As a SOC management team, we’re spending more time with our people, not less. And most of our 1:1s right now are centered around how our folks are doing and what else we could be doing to set them up for success in this all-remote setting. We listen really hard and most importantly we let them know we’ve got their back.

Pro tip: Empathy builds trust. And as you already know, trust is a key ingredient to an effective SOC.

4. Be transparent about quality

We’re doing everything we can to make our shift to a remote SOC seamless for the team. But we’re also being super transparent about the quality of our work output. Has our quality gone down as a result of this change?

I wrote about our SOC quality program in a previous post, but as a quick recap: we use a quality control (QC) standard, Acceptable Quality Limits (AQL), to tell us how many alerts and incidents we should review each day. We then randomly select a number (based on AQL) of alerts, investigations and incidents and review them using a check sheet. We send the results to the team using a Slack workflow.

Here’s an example:

Reviewing the results with the team lets us know how we’re doing. It lets us know where we’re having problems so we can adjust and improve. And no, we never expect perfection.

5. Over-communicate

This one is a bit obvious but it’s worth stating. Since we’re no longer working alongside each other, effective communication is crucial. And working in an all-remote setup may mean more distractions for some folks, not less.

We’re emphasizing empathy and listening really hard to learn what these distractions are for the team and landed on the need to over-communicate. Repeat important messages in team meetings and 1:1s. In our SOC, “I don’t know” or “I’m having difficulty understanding that” is always an acceptable answer to a question (If you’re not testing for candor in your interview process you totally should be, by the way). Bottom line: remote work may mean more distractions. Over-communicate like your team depends on it.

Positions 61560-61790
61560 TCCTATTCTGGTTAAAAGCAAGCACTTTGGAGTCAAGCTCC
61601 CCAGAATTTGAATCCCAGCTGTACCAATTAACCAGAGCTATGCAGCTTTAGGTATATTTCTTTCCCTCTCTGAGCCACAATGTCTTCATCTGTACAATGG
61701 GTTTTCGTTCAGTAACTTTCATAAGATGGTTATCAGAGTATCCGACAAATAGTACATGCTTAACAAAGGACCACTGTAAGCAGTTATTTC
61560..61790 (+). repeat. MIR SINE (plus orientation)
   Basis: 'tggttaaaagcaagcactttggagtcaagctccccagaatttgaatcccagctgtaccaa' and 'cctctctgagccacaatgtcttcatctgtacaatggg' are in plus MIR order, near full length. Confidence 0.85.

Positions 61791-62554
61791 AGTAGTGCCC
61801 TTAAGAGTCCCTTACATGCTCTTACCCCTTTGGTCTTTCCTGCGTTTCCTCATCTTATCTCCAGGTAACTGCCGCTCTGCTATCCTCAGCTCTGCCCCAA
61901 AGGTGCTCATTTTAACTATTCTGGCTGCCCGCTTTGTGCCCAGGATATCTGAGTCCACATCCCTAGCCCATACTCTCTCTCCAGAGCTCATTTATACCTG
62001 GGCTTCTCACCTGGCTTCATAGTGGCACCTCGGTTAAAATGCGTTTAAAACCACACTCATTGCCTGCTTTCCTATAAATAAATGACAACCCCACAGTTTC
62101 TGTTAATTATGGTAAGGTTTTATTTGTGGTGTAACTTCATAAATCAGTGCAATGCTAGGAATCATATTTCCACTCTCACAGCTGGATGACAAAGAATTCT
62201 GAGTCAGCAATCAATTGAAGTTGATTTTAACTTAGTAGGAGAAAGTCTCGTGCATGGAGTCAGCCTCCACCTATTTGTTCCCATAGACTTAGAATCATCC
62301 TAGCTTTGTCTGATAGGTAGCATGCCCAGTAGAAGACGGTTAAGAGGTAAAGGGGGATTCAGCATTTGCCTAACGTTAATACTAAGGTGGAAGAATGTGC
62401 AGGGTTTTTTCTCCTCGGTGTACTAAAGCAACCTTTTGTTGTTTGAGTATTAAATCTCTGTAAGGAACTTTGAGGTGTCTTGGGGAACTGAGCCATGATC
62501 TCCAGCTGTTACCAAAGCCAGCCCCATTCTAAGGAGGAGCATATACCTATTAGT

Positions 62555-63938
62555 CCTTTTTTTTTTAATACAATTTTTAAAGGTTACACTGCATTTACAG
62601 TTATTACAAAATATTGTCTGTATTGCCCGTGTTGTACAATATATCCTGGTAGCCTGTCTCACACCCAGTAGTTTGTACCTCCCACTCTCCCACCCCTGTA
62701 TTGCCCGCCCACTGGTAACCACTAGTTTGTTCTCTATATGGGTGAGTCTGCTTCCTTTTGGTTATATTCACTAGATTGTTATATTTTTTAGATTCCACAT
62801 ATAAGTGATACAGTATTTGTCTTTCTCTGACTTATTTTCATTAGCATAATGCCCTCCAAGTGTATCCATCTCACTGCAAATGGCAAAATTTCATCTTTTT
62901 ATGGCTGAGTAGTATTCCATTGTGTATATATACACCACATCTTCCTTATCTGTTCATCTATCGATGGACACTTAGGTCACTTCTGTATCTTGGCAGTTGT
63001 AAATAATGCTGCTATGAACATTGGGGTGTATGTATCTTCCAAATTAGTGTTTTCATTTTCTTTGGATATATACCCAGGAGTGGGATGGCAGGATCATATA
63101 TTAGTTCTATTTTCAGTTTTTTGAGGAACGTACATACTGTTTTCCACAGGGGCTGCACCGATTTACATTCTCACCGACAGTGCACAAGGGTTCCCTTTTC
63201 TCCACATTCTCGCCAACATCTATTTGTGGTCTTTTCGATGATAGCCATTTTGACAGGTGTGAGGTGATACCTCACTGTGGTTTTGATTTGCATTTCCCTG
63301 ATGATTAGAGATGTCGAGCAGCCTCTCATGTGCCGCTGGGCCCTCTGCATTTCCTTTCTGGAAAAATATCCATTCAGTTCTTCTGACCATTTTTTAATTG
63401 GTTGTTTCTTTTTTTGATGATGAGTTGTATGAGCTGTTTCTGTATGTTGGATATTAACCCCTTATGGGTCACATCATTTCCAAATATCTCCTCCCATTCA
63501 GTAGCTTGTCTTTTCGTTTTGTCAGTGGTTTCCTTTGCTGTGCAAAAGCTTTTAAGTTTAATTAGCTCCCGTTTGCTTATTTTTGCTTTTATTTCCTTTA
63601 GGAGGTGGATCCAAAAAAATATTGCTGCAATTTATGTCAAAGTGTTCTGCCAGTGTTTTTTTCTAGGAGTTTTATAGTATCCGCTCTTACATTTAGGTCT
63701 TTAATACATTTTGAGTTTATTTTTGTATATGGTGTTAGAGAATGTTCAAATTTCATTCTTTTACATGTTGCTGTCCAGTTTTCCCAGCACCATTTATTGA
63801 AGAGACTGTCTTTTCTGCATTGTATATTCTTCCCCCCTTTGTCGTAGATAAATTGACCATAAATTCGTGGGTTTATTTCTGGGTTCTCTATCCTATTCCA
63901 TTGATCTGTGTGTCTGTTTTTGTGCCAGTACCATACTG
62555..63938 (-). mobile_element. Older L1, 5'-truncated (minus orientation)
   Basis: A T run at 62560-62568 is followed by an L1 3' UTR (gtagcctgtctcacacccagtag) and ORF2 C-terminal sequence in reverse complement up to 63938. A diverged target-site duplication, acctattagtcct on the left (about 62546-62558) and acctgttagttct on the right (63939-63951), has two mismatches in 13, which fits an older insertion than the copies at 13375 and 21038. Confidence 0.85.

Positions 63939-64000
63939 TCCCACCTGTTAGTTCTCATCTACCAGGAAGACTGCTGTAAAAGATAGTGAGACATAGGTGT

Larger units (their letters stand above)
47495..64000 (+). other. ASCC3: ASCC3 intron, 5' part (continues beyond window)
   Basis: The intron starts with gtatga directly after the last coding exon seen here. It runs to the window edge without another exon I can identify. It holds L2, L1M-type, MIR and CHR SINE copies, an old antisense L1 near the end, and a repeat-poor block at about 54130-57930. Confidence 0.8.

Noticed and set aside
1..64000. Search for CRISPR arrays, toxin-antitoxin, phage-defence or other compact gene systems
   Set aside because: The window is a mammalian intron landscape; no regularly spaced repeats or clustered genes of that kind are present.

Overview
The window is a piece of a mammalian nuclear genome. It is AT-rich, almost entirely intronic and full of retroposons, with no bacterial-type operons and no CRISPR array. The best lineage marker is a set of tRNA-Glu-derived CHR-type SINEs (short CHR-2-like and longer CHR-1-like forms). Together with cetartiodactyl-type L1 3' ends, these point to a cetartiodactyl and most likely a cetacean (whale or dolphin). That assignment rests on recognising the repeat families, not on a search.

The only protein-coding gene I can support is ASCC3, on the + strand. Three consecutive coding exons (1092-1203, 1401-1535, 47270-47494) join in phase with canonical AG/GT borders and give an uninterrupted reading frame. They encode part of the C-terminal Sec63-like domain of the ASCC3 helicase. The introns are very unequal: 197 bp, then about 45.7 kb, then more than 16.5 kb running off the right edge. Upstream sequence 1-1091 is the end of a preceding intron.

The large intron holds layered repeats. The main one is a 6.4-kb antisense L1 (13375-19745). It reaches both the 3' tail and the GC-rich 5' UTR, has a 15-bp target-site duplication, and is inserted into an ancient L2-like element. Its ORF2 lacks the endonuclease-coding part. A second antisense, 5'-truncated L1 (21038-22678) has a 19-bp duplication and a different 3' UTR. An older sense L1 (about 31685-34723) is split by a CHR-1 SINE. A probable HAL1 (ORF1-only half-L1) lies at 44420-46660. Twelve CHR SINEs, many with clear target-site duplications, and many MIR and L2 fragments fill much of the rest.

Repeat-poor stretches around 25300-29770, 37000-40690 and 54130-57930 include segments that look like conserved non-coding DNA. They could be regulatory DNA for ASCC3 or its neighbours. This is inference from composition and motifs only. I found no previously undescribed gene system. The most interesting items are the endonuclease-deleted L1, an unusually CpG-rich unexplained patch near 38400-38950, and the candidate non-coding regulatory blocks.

6. Seek out fun

In these stressful times, not only is it okay to have fun … but you should seek it out for your team. We’re still finding our way here a bit, but we’ve experimented with happy hours, coffee breaks and book clubs all over Zoom (don’t worry, we’re always watching). The digital happy hour has been the biggest hit so far but we’re still coming up with new ideas. If you don’t have Zoom, Skype, Google Hangouts, FaceTime and Facebook messenger are all good alternatives. Seeking out fun for your team is a great way to take care of them. You’ll reduce stress and build camaraderie.

7. Test, learn, iterate

Completely remote work may be our new normal for a while. Do I think the adjustments we’ve made are all of the right moves? Nope. But we’ll continue to test new things, learn from our mistakes and iterate our way to an even more successful remote setup. We’re never afraid to ask: Is there a better way to do this? We’re always trying to learn and improve.

Parting words

We’re still getting adjusted to our all-remote setup but we’ve landed on some things that work and wanted to share them with you. We’ll continue to learn and improve, as we always do, but I’d love to hear from you if there are daily habits you and your team practice that make your remote SOC highly effective.

Finally, we’re all going through something significant right now. It’s okay to acknowledge that and talk about it. Emphasize empathy with your team and the people around you. Listen really hard. Prioritize effective communication. Over-communicate. And try to have a little fun while doing it.